Weather Service Employees ‘Shocked’ by Reported Budget Cuts

Lack of say in discretionary spending means layoffs are likely, union says.

This story has been updated with a statement from a National Weather Service spokeswoman

Reports that the Trump White House budget office plans major cuts at the National Oceanic and Atmospheric Administration have left employees “in the stages of grief, denial and little shocked,” a union leader told Government Executive.

“It’s not a well-thought-through idea, in my opinion,” said Daniel Sobien, president of the National Weather Service Employees Organization. Though he speaks only for the relatively large weather service staff, the cuts discussed in the White House-to-agency “pass-back” documents will affect all of NOAA—“the people who make sure employees get paid, do the hiring and the paperwork, plus the satellite program, which has a direct link to weather forecasting,” he said. NWS is highly dependent on the rest of NOAA, he said.

NOAA overall is reportedly slated for a 17 percent cut, but NWS and the National Marine Fisheries Service would take a hit of just 5 percent. But that is still “hugely devastating,” Sobien said. That’s because the lack of say for managers in reshuffling discretionary spending means that “the only thing they can do is lay people off, so it’s just as bad as a 17 percent cut,” he said.

The Washington Post reported that the Office of Management and Budget outline was targeting research, grant and education programs related to climate change, with NOAA research slated to be trimmed by $126 million and the satellite division by $513 million.

Even under the Obama administration, the weather service was heading for cuts in its weather forecasting staff, according to a July 2016 document released in December by Public Employees for Environmental Responsibility. A Commerce Department deputy secretary and the NWS director were mulling a plan to avoid filling vacancies and downsize its network of 122 local forecasting offices to centralize operations. That would mean a typical office, operating around the clock with a staff of 25, would drop to 3-5 employees working “business hours,” according to PEER’s description.

“The rise in extreme weather events across the country argues for increasing rather than stripping local forecasting capacity,” said PEER Executive Director Jeff Ruch. “How can we be ‘Weather Ready’ if local forecasters work only business hours?”

A National Weather Service spokeswoman refuted PEER's interpretation of the agency's plans in a statement:

"We never considered or proposed to cut National Weather Service staff, close offices, avoid filling vacancies or centralize operations. We are evolving the National Weather Service to better fulfill our mission ​to protect life and property, and to build a Weather-Ready Nation. As part of this evolution, we have proposed seven changes to leverage technology to achieve consistency across forecast boundaries, break down barriers to enhance forecast collaboration, and to give our forecast staff more time to work closely with their local core partners -- to connect the dots between weather forecasts, impacts, and decisions on the ground to keep the public safe during extreme weather events. The need for this local decision support is growing, and we must evolve to keep pace with increasing demand.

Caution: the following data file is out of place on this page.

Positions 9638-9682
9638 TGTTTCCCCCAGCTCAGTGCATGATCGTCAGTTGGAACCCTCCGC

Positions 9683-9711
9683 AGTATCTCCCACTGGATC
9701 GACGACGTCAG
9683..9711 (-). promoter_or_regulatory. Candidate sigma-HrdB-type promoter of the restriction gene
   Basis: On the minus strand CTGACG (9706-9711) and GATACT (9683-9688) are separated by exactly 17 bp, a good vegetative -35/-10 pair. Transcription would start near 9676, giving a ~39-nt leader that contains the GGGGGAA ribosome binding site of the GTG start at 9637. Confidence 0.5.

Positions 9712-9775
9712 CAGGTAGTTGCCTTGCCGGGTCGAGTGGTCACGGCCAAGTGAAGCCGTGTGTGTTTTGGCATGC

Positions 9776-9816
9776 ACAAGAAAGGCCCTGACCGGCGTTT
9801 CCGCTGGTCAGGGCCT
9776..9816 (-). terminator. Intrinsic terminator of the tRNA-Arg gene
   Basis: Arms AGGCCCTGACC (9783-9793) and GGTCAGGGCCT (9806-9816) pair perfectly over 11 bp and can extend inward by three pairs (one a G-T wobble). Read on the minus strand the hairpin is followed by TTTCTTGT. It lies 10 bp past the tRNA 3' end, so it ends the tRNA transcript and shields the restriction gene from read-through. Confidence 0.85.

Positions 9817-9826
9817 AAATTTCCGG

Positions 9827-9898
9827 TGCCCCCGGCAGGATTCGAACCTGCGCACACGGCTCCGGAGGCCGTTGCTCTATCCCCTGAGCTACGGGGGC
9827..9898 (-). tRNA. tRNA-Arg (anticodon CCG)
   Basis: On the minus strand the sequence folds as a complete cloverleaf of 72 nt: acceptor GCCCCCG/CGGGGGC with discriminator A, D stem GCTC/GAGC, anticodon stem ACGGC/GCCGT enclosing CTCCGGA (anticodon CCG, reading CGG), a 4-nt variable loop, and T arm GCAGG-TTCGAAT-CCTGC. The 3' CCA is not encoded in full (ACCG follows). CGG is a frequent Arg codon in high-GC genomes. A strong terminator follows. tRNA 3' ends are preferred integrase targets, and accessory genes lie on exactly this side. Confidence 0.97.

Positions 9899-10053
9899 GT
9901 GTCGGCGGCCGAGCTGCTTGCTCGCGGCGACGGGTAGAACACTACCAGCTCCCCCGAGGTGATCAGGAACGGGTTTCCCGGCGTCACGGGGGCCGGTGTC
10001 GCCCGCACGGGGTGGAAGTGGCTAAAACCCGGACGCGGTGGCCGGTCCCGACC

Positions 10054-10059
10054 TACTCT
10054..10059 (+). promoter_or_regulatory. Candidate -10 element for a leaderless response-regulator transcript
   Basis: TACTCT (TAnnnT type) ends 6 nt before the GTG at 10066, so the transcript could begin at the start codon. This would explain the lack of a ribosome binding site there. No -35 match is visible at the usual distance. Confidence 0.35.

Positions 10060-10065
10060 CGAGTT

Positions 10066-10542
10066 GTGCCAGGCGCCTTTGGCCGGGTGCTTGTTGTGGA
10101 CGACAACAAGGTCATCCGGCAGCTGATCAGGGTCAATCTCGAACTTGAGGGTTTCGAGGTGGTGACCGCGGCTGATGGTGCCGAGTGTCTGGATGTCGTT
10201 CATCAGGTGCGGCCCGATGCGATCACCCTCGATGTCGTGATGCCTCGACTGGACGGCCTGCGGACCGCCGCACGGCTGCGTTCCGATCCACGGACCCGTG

​"As we evolve the agency, the public and our core partners will continue to get the excellent forecasts and services they have come to rely on from the National Weather Service."

Sobien has marshaled his union’s arguments for preserving the weather service’s capabilities. NWS forecasting of tornadoes and hurricanes saves lives, he said. Cutbacks will threaten the weather data collected and the models used by the agency as well as private-sector corporations. “Its impact directly will trickle down to the taxpayer and the consumer,” he said, giving the example of alerts to Florida citrus growers near his home. When temperature falls below freezing, “they have to save their crops,” which impacts insurance company payouts, truckers and shippers. “Economically, the cuts are a bad bargain.”

Sobien said NWS has always enjoyed bipartisan support in Congress, “so hopefully we will be able to rally them. They understand that their constituents like the NWS.”   

He hasn’t heard of colleagues planning to quit or retire early. “They are used to being a political punching bag,” he said. “They will roll with it and hope they will end up okay at the end.”

Such plans from a new administration “can cause stress and anxiety, and are not good for morale,” Sobien said. “It affects people’s health and marriages. It is not fair. But these are very professional people, and they’re still out there working hard to serve the taxpayer.”

A spokesman for the Commerce Department, the parent agency to NOAA, declined comment on Wednesday.